Promoting Transparency in Authorship
A New Standard in the AI Era
CHC As readers, viewers, and listeners, we naturally like to know where the content we are consuming came from. When reading an article, we would expect it to readily answer some questions: Who wrote it, and when? While the matter of where is less relevant today, in its place, a bigger question arises: How was it created? Was AI involved, and if so, in which areas? Was the content reviewed, and by whom?
Knowing these things feels like a basic right. When I look up an article and do not see its publication date or its sources, I feel disappointed. I am more likely to stay and engage with content which shows the context of its creation. Transparency builds trust, and I believe this is now more important than ever.
While we have useful conventions to list the date, place, author, and even copyright status, there is no established way to indicate the how behind the work. This led me to create Authograph – an authorship label that can be read at a glance and created by anyone in a matter of a minute.
The Challenge with Unclear Authorship #
My thinking about the “reader’s rights” to authorship information and about what was needed in the Authograph service were further strengthened by two experiences:
I would often read an article or a post and feel like the content was produced with the aid of generative AI. I also listened to some collaborative music projects that my son enjoys and contributes to and saw the information about who did what and based on what sources was complicated to convey.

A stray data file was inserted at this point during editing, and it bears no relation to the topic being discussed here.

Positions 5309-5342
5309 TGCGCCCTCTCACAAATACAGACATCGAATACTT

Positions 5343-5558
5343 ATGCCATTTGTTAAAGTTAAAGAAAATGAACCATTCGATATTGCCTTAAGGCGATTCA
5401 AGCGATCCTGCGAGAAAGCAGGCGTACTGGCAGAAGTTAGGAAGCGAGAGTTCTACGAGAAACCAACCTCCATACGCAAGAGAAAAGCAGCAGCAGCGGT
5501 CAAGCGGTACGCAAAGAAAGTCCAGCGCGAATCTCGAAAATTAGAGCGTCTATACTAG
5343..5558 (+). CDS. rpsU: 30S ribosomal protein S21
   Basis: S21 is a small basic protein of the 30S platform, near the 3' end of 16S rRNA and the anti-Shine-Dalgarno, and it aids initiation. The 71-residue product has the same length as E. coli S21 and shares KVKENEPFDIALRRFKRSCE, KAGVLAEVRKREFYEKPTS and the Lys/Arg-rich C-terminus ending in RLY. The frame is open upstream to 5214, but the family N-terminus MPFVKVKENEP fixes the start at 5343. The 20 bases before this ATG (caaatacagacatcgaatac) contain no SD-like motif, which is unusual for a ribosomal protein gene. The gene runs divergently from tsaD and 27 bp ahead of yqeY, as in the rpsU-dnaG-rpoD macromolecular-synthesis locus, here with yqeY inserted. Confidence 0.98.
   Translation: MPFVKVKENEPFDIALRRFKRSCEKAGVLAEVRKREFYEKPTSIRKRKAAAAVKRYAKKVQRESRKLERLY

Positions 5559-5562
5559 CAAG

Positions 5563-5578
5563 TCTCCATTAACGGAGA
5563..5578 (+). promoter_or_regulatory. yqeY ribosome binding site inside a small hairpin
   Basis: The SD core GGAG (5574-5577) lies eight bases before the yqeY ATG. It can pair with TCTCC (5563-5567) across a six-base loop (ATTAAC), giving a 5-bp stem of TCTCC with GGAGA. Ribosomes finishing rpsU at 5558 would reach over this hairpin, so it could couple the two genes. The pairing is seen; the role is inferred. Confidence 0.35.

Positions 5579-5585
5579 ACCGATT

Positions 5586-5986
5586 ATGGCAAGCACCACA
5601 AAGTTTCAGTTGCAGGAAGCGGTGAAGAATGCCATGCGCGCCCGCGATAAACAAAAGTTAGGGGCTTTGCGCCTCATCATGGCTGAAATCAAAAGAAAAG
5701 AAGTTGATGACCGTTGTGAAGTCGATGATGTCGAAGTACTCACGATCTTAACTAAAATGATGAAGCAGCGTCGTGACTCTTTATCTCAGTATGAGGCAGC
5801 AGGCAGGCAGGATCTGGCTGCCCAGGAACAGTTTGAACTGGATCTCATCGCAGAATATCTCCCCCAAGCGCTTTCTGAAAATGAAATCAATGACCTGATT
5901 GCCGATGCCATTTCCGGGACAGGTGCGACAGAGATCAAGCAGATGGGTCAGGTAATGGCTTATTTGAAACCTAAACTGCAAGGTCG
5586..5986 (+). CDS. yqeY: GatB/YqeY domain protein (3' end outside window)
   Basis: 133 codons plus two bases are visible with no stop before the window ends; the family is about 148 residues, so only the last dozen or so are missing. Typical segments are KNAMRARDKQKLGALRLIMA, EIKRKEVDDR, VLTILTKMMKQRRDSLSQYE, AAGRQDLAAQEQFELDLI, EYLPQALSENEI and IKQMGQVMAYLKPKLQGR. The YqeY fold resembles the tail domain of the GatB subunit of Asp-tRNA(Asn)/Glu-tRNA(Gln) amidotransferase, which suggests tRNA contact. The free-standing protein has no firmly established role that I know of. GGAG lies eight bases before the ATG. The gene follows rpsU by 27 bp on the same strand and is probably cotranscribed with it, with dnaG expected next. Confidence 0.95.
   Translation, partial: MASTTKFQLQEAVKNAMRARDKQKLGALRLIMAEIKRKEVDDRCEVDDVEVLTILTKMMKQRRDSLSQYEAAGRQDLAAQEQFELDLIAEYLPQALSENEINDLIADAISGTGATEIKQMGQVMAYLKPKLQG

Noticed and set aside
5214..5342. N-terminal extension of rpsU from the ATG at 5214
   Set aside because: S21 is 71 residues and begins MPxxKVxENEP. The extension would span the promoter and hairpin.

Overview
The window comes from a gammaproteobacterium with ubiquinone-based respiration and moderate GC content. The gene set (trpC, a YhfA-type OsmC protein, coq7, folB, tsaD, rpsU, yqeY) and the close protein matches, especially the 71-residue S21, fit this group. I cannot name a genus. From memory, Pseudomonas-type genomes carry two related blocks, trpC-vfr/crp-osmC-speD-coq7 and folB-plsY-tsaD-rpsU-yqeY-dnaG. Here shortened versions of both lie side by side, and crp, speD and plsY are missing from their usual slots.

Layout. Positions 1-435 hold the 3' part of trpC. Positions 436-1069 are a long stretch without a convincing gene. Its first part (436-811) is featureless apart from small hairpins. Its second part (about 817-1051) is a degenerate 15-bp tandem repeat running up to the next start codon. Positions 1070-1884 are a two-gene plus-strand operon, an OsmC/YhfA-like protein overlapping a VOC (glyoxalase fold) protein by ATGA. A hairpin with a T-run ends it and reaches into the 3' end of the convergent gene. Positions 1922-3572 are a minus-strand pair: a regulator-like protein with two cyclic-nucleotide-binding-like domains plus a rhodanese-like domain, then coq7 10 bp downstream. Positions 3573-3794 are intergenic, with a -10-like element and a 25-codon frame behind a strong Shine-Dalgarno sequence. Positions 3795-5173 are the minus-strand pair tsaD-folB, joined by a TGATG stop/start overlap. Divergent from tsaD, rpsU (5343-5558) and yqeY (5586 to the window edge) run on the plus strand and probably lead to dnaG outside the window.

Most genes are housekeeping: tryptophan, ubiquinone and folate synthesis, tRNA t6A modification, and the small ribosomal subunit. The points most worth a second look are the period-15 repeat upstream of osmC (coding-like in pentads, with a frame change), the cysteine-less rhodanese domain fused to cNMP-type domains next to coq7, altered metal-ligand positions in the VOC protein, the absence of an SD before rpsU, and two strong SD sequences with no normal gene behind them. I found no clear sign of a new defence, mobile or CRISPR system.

While there are tools that can detect AI content and there are several formal citation styles, they also have their drawbacks (which is why I rarely go and test articles for AI use or see citations outside of academic writing).
In most contexts, nobody is policing us to credit authorship. We do it because it is ethical and respectful to other authors and our audiences. As audience members, our access to this information goes hand in hand with the ease with which we, as creators, can credit contributors and clarify AI involvement.
Inspired by What Works #
There were three examples of communicating details about creative works that struck me as particularly effective and inspired Authograph:
- The labels on audio CDs such as that tell you at a glance whether the music was recorded, mixed, and mastered in analog (A) or digital (D) format. An Authograph label tells you how the work was conceived, produced, and refined, and the abbreviations are H (human), A (AI), and C (collaborative).